The Mood of Mother Nature, Part I
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Like most Angelenos, I worry that Mother Nature doesn't actually love L.A. That despite the illusion of paradise, she would have preferred we build our megacity somewhere else. She always provides too little or too much water. And of course, she sends the occasional quake, as if she wanted to chase us away.
This year's shaping up to be the driest on record; we've already had a couple serious fires, and the climate seems so uncertain everywhere that the Urban Man thought he should go check in with Mother Nature.
You know, sort of gauge her mood.
I chose last Tuesday morning because it dawned with promising clouds and a chance of rain. And I chose Temescal Canyon because if you hike up a mile or so, you find that little waterfall with the bridge and the boulders. Mother Nature almost always provides a trickle of water there, even in deepest July. If you listen to a happy gurgle or an angry rush, you can get a pretty good idea of her disposition.
Yeah, I know—most people have normal jobs on Tuesday mornings. Still, when the Urban Man steps out into the slight cool mist, I find that others have come for the occasion. A buff actor. Three gossipy office workers on an early jog.
Together we lift our eyes and see that yes, the mountains are turning brown at what should be their greenest moment. We note the way the dry sticks of last year's growth loom above the fresh grass of spring. And then we plunge boldly into the canyon past eager stands of purple sage, black walnut, mugwort, poison oak and elderberry—each trying to get in a little spring before summer hits.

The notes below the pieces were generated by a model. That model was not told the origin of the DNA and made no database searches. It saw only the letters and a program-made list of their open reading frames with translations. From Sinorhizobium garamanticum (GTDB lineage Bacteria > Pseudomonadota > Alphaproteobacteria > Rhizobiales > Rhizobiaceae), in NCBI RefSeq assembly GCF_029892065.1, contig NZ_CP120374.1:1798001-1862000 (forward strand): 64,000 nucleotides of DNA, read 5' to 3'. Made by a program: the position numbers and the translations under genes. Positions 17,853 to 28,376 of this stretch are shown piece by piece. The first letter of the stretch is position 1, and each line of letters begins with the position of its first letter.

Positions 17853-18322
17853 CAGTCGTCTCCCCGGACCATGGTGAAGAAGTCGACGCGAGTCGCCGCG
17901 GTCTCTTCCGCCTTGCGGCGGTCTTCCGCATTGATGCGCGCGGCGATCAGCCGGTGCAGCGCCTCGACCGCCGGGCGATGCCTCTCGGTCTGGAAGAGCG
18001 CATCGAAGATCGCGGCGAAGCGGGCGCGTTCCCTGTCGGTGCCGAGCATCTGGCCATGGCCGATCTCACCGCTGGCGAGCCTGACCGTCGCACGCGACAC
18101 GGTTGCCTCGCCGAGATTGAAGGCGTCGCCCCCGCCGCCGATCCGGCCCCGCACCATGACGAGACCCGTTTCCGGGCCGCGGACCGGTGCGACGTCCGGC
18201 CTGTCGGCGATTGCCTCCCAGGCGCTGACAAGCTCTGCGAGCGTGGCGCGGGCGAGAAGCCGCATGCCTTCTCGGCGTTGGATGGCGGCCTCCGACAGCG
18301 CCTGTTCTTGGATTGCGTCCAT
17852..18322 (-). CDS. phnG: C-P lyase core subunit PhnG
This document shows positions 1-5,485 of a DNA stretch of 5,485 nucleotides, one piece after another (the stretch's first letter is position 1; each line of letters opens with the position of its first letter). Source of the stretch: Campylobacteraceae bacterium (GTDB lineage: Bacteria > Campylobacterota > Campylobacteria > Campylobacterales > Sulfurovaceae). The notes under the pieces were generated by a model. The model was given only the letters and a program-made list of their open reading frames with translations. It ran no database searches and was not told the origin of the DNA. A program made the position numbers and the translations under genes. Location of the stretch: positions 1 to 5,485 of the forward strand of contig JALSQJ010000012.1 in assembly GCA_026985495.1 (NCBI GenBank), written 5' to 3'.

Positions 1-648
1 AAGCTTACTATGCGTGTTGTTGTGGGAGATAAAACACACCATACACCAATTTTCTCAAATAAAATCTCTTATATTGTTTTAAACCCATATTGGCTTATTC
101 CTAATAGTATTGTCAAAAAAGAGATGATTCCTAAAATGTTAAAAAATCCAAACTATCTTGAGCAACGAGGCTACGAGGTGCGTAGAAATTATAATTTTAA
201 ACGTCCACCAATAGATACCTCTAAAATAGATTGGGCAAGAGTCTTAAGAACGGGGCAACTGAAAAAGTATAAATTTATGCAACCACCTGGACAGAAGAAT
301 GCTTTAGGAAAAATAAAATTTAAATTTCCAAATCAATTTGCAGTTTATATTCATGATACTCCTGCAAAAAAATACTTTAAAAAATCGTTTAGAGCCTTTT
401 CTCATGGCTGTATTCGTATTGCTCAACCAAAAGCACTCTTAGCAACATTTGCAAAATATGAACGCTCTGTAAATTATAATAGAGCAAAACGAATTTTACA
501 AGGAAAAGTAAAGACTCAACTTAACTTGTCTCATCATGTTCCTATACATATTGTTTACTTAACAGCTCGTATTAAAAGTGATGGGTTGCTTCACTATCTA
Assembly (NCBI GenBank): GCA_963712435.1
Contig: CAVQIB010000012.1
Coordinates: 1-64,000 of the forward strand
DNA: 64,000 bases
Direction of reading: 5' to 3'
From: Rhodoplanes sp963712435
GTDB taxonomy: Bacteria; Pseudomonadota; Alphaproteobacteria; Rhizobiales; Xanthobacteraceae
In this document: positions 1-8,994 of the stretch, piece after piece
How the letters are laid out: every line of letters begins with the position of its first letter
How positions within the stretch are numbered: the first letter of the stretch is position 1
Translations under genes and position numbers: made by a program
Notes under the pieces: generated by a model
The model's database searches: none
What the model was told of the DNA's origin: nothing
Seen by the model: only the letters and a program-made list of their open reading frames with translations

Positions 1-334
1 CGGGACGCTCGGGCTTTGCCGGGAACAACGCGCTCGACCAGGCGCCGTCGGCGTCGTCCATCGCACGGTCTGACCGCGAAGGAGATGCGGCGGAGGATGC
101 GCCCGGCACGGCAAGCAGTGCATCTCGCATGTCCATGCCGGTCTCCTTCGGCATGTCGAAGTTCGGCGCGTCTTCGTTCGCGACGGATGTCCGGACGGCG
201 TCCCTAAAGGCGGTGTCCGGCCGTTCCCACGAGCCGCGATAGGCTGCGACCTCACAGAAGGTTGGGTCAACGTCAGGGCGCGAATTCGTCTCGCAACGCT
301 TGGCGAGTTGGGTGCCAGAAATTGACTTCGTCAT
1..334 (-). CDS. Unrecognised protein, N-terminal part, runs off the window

I like the vegetation in the mountains around L.A. because it reminds me of Angelenos themselves: competitive, opportunistic, quick to seize the slightest opportunity and drink the least hint of moisture. Plants here put down shallow roots. They don't over-commit to any particular canyon, and they switch their allegiance to the next ridge at the slightest wiff of trouble.
If they get burned in a wildfire, fine, they make a comeback next year.
So does the proper Angeleno adapt to the rapid floods and droughts of the entertainment business, the aerospace business, the high tech business, or the real estate business. Like the local ceanothus bush, the Urban Man knows that his home on this land is uncertain. He picks his own time to flower and he doesn't plan too far into the future.
In fact, this morning, as I head up to the trail, I'm thinking: gee, what with climate change and shifting economic realities, the whole world may have to learn to live like Angelenos. People everywhere will try not to over-commit to any particular job or lifestyle. I mean, if you put your roots down too far, you might not be able to move to higher ground. You could get caught in the next heat wave, ice age, or paradigm shift--you know, whatever's coming. In the new world, you run your pipes out to the Colorado, and by golly, if the Colorado dries up, you run them somewhere else.
At last I and the office workers and the actor reach the waterfall and I'm happy to see that despite our fears, we find a decent gurgle. In fact, just then a slight rain begins, knocking a little dust off the leaves of the local flora and spattering the trail.
It's not much of a sign and it lasts only a couple minutes. But the Urban Man can't help hoping that in spite of all we've done to her, it means mom still loves us, just a little.
Copyright © 2007 Marc Porter Zasada. All Rights Reserved.
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